When I was in school, we learned certain invariable laws of the universe. The Law of Conservation of Matter and Energy, for example.
Most of those “laws” assumed a universe that operated like well-oiled gears meshing mechanically. They couldn’t envision a universe composed of indefinable fragments of energy like quarks, photons and bosons.
We were also capable of getting the laws wrong. For instance, I recall Newton’s First Law of Motion as: For every action there is an equal and opposite reaction. It’s actually Newton’s Third Law. Engineering friends at university invented their own Second Law: You can’t push a rope.
Other laws have appeared over the years. Perhaps you remember Parkinson’s Law, that work expands to fill the time available. Or Murphy’s Law: Anything that can go wrong, will. And it will choose the worst possible time to do it.
I once took a writing course from Raymond Hull, co-author of The Peter Principle, which states that people in organizations get promoted to their level of incompetence.
Just recently, I became aware of a law I hadn’t heard about before. Godwin’s Law (first formulated in 1990) states that: As any online discussion grows longer [and I would add, more heated], the probability of a comparison involving Nazis or Hitler approaches certainty.
Or, as Wikipedia explains, “given enough time, in any online discussion—regardless of topic or scope—someone inevitably makes a comparison to Hitler or the Nazis.”
Obviously, Wikipedia adds, Godwin’s Law would not apply if the discussion were actually about Hitler and the Nazis, or about their policies of genocide, eugenics, or racial inferiority.
A supplementary notation caught my eye: “The law is sometimes invoked to mark the end of a discussion when a Nazi analogy is made, with the writer who made the analogy being considered to have lost the argument.”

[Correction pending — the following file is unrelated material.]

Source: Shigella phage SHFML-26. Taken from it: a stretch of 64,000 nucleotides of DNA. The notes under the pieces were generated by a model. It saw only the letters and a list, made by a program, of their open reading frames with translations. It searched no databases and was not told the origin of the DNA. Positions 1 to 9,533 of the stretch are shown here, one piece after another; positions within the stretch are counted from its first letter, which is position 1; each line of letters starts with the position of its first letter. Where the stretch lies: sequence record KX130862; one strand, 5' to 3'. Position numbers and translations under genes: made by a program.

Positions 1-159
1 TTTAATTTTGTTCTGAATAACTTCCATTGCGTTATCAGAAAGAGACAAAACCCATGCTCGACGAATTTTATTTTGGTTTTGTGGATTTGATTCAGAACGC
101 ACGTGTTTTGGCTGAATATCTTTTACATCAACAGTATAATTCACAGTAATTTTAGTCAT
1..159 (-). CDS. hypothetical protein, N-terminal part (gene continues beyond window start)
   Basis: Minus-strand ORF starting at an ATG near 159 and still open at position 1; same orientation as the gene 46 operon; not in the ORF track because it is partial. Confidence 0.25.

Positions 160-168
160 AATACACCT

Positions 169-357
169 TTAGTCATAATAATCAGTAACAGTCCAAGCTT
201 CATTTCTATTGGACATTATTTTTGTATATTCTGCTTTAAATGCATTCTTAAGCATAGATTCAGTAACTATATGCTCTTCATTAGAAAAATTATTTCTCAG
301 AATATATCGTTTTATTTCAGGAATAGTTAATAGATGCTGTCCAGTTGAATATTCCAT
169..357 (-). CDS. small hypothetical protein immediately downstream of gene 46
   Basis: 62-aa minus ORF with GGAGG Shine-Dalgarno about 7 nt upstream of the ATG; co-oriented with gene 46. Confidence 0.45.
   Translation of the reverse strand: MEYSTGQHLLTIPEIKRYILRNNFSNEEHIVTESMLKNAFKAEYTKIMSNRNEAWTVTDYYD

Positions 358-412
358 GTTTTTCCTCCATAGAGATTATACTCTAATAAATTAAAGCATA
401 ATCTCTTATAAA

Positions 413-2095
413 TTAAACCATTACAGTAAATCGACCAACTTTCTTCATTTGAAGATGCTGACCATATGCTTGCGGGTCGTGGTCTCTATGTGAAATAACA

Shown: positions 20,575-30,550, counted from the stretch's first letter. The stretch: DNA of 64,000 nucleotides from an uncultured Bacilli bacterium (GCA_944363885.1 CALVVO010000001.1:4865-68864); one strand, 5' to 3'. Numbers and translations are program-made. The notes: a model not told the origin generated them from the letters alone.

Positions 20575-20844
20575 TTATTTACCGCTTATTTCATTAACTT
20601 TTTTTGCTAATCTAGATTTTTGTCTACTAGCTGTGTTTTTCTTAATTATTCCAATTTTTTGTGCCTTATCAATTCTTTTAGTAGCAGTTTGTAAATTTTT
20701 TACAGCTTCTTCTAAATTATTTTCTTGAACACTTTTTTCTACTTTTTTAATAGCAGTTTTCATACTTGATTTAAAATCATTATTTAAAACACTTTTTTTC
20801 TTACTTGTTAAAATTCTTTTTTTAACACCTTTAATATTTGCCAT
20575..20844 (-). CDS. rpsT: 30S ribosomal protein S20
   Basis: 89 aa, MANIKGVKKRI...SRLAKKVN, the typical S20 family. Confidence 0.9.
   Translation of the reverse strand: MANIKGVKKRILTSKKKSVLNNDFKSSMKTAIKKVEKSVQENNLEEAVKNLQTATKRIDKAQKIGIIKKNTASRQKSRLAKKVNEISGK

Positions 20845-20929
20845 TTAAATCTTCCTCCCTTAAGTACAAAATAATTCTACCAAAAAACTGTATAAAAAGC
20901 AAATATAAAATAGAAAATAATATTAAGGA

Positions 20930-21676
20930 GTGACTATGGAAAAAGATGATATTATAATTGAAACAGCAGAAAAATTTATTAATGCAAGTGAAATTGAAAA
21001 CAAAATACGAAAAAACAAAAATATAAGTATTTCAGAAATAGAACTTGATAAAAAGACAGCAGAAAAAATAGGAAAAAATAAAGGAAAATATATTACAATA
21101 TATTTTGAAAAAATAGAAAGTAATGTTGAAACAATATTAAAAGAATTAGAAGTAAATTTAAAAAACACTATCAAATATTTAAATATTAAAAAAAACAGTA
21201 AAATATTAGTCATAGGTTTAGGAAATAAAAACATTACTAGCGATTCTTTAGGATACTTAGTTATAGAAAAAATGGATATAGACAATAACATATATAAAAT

I would love to apply that principle to situations where one party quotes an obscure biblical text as final justification for his (or her) point. By resorting to what they consider an unassailable authority, such speakers tacitly acknowledge that all their other arguments have failed.
As with Godwin’s Law, this principle would not apply if the discussion itself were about the Bible. Or about Christian or Jewish theology. But it would apply to debates over Buddhism or Hinduism, where the Bible holds no privileged status. Or, for that matter, disputes about evolution or economics, child rearing or climate change.
I don’t understand why one would want to rely on words written at least 1900 years ago, by a writer who could not have even imagined the implications of iPads, space stations, nuclear bombs and ice hockey, as if that writer’s uninformed opinions should settle the question, whatever the question is.
That’s like inviting a relic from a civilization that hadn’t yet discovered the concept of zero to teach you binary code.
It would be so satisfying to feel that dragging the Bible into an argument, that is not about the Bible itself, automatically constitutes an admission of defeat.